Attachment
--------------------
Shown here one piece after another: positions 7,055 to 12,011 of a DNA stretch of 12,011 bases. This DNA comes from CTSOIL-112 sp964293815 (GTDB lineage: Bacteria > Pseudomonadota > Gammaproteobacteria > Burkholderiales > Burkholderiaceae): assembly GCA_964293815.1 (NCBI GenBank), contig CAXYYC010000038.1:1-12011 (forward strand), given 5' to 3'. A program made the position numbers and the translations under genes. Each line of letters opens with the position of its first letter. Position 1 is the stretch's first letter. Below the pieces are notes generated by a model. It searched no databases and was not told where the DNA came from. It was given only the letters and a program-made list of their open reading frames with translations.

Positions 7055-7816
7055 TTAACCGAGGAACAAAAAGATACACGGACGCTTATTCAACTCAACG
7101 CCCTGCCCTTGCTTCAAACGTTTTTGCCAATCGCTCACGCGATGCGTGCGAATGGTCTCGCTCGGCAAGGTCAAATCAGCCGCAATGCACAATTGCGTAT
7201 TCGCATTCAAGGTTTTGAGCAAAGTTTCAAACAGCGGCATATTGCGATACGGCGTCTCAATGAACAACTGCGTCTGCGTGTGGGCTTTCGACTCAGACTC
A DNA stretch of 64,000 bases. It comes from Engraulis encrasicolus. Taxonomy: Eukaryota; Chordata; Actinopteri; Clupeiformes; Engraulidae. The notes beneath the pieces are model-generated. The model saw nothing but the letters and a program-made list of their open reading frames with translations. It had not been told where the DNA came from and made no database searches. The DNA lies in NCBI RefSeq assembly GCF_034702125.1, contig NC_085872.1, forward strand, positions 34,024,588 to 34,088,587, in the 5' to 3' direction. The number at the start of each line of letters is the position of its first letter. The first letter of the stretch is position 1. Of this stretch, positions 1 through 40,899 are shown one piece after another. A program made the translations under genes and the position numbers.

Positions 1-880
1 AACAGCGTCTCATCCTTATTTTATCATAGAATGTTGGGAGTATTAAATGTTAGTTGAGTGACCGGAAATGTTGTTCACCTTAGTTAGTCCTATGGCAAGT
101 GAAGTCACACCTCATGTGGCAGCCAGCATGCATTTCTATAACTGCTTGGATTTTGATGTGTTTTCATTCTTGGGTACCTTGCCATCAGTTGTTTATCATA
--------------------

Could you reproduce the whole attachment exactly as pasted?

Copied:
Shown here one piece after another: positions 7,055 to 12,011 of a DNA stretch of 12,011 bases. This DNA comes from CTSOIL-112 sp964293815 (GTDB lineage: Bacteria > Pseudomonadota > Gammaproteobacteria > Burkholderiales > Burkholderiaceae): assembly GCA_964293815.1 (NCBI GenBank), contig CAXYYC010000038.1:1-12011 (forward strand), given 5' to 3'. A program made the position numbers and the translations under genes. Each line of letters opens with the position of its first letter. Position 1 is the stretch's first letter. Below the pieces are notes generated by a model. It searched no databases and was not told where the DNA came from. It was given only the letters and a program-made list of their open reading frames with translations.

Positions 7055-7816
7055 TTAACCGAGGAACAAAAAGATACACGGACGCTTATTCAACTCAACG
7101 CCCTGCCCTTGCTTCAAACGTTTTTGCCAATCGCTCACGCGATGCGTGCGAATGGTCTCGCTCGGCAAGGTCAAATCAGCCGCAATGCACAATTGCGTAT
7201 TCGCATTCAAGGTTTTGAGCAAAGTTTCAAACAGCGGCATATTGCGATACGGCGTCTCAATGAACAACTGCGTCTGCGTGTGGGCTTTCGACTCAGACTC
A DNA stretch of 64,000 bases. It comes from Engraulis encrasicolus. Taxonomy: Eukaryota; Chordata; Actinopteri; Clupeiformes; Engraulidae. The notes beneath the pieces are model-generated. The model saw nothing but the letters and a program-made list of their open reading frames with translations. It had not been told where the DNA came from and made no database searches. The DNA lies in NCBI RefSeq assembly GCF_034702125.1, contig NC_085872.1, forward strand, positions 34,024,588 to 34,088,587, in the 5' to 3' direction. The number at the start of each line of letters is the position of its first letter. The first letter of the stretch is position 1. Of this stretch, positions 1 through 40,899 are shown one piece after another. A program made the translations under genes and the position numbers.

Positions 1-880
1 AACAGCGTCTCATCCTTATTTTATCATAGAATGTTGGGAGTATTAAATGTTAGTTGAGTGACCGGAAATGTTGTTCACCTTAGTTAGTCCTATGGCAAGT
101 GAAGTCACACCTCATGTGGCAGCCAGCATGCATTTCTATAACTGCTTGGATTTTGATGTGTTTTCATTCTTGGGTACCTTGCCATCAGTTGTTTATCATA